Julia’s Review of All The Answers by Kate Messner

All The Answers

Another book review by sixth grader, Julia, All the Answers by Kate Messner.

  • Write three words to describe this book.  moving, interesting, funny
  • What was you favorite part of the book?  I liked when Ava climbed the entire ropes course, because she overcame her fears and felt like she could do anything.
  • Who was your favorite character?  Why?  I really liked Emma, her idea of having a doesn’t name each day is really funny. I also liked Mrs. Galvin.
  • How did the book make your feel?  I felt sorry for Ava because her mom had cancer, and her grandpa was sick and he died.
  • Did anything in the book make you happy?  I was happy when Ava made all the people at the nursing home so happy, and when her mom got better.
  • Did anything in the book make you sad?  If so, what? I was sad when her grandpa died.

Book Synopsis from Bloomsbury Publishing –What if your pencil had all the answers? Would you ace every test? Would you know what your teachers were thinking? When Ava Anderson finds a scratched up pencil she doodles like she would with any other pencil. But when she writes a question in the margin of her math quiz, she hears a clear answer in a voice no one else seems to hear.
With the help of her friend Sophie, Ava figures out that the pencil will answer factual questions only – those with definite right or wrong answers – but won’t predict the future. Ava and Sophie discover all kinds of uses for the pencil, and Ava’s confidence grows with each answer. But it’s getting shorter with every sharpening, and when the pencil reveals a scary truth about Ava’s family, she realizes that sometimes the bravest people are the ones who live without all the answers…

Julia’s Review of Fish in a Tree

FishinTree

We heard from Lily.  Now it’s time to hear what Julia, her sixth grade sister, thinks about Fish in a Tree by Lynda Mullaly Hunt

  • Write three words to describe this book.  memorable, interesting, realistic
  • What was you favorite part of the book?  I liked when Albert and Keisha stood up to the boys that had been bullying Albert.
  • Who was your favorite character?  Why?  My favorite character was Keisha because she was brave and easy to befriend. If I were a new student I would really like to have someone like that to help me. I also really liked Travis, because he was so caring.
  • How did the book make your feel?  I felt sorry for Ally, but I also felt like she would make things so much easier for herself if she had told the teachers that she had trouble reading. I think that Mr. Daniels is a lot like my sister’s math teacher. She’s always talking about the funny things he does, and both teachers are very eccentric.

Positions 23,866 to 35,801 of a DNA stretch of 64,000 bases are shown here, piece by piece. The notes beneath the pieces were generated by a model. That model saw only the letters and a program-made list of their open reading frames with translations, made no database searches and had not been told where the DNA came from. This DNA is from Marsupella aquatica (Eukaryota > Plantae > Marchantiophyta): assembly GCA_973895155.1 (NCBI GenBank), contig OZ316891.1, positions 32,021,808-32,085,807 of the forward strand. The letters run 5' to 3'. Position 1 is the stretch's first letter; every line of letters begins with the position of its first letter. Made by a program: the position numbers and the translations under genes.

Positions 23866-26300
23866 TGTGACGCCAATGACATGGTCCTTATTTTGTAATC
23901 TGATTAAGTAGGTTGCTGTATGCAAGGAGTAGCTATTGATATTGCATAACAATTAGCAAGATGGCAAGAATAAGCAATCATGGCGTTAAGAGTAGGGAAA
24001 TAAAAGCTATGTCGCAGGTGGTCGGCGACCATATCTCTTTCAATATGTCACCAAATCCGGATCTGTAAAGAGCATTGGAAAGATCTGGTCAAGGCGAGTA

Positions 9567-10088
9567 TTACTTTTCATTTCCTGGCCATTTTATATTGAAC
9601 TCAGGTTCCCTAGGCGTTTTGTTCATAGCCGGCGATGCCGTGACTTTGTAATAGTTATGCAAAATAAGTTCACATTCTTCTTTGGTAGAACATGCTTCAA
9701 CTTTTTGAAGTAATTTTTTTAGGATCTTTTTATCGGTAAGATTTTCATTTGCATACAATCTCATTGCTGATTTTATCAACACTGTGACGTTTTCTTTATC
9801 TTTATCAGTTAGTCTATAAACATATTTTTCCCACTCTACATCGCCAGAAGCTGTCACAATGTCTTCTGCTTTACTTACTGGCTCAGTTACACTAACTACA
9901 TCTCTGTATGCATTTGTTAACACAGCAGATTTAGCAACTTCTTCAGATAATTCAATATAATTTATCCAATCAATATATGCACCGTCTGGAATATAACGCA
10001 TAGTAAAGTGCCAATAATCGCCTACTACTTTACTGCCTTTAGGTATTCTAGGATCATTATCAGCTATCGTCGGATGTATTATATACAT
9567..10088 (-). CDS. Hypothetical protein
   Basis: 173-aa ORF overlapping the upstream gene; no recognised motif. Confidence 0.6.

• Did anything in the book make you happy?  I was happy that Ally learned to like Mr. Daniels and that Jessica stood up to Shay.
  • Did anything in the book make you sad?  If so, what? I was sad when Ally squished the butterfly. She reacted without thinking and the lady at the Butterfly Gardens thought she was stupid.

Book Synopsis from Penguin – “Ally has been smart enough to fool a lot of smart people. Every time she lands in a new school, she is able to hide her inability to read by creating clever yet disruptive distractions.  She is afraid to ask for help; after all, how can you cure dumb? However, her newest teacher Mr. Daniels sees the bright, creative kid underneath the trouble maker. With his help, Ally learns not to be so hard on herself and that dyslexia is nothing to be ashamed of. As her confidence grows, Ally feels free to be herself and the world starts opening up with possibilities. She discovers that there’s a lot more to her—and to everyone—than a label, and that great minds don’t always think alike.”

Julia’s Review of Waiting For Unicorns

Waiting for Unicorns

I’ve found another avid reader to help me review books for middle grade children.  Lily’s sister, Julia.  She is a sixth grader.  I was reading a book when I learned these sisters were eager to review books for the blog.  I almost didn’t send it because I was enjoying it so much.  As I’m writing this review, I’m trying not to read Julia’s review.  Other than her three words describing the book, which convince me I should read this book.

Waiting For Unicorns by Beth Hautala

  • Write three words to describe this book.  touching, well-written, captivating
  • What was you favorite part of the book?  Why?  My favorite part was when Talia got the necklace from her dad for her birthday.
  • Who was your favorite character?  Why?  My favorite character was Simon (aka Guitar Boy).
  • How did the book make your feel?  I felt very sympathetic for Talia because she had lost her mom and then her home, and then her dad got stuck out on the ice.
  • Did anything in the book make you happy?  If so, what? I felt happy that Talia became friends with Simon, Sura and the Birdman.
  • Did anything in the book make you sad?  If so, what?  I was sad that Talia didn’t get to see the narwhals, but also kind of happy because Sura had said, “Unicorns break your heart.”

Book Synopsis from Penguin website – “When twelve-year-old Talia—still reeling from the recent death of her mother—is forced to travel with her emotionally and physically distant whale-researcher father to the Arctic for the summer, she begins to wonder if the broken pieces inside of her will ever begin to heal. Like her jar of wishes, Talia feels bottled up and torn. Everything about life in Churchill feels foreign, including Sura, the traditional Inuit woman whom Talia must live with. But when Sura exposes her to the tradition of storytelling, she unlocks something within Talia that has long since been buried: her ability to hope, to believe again in making wishes come true.”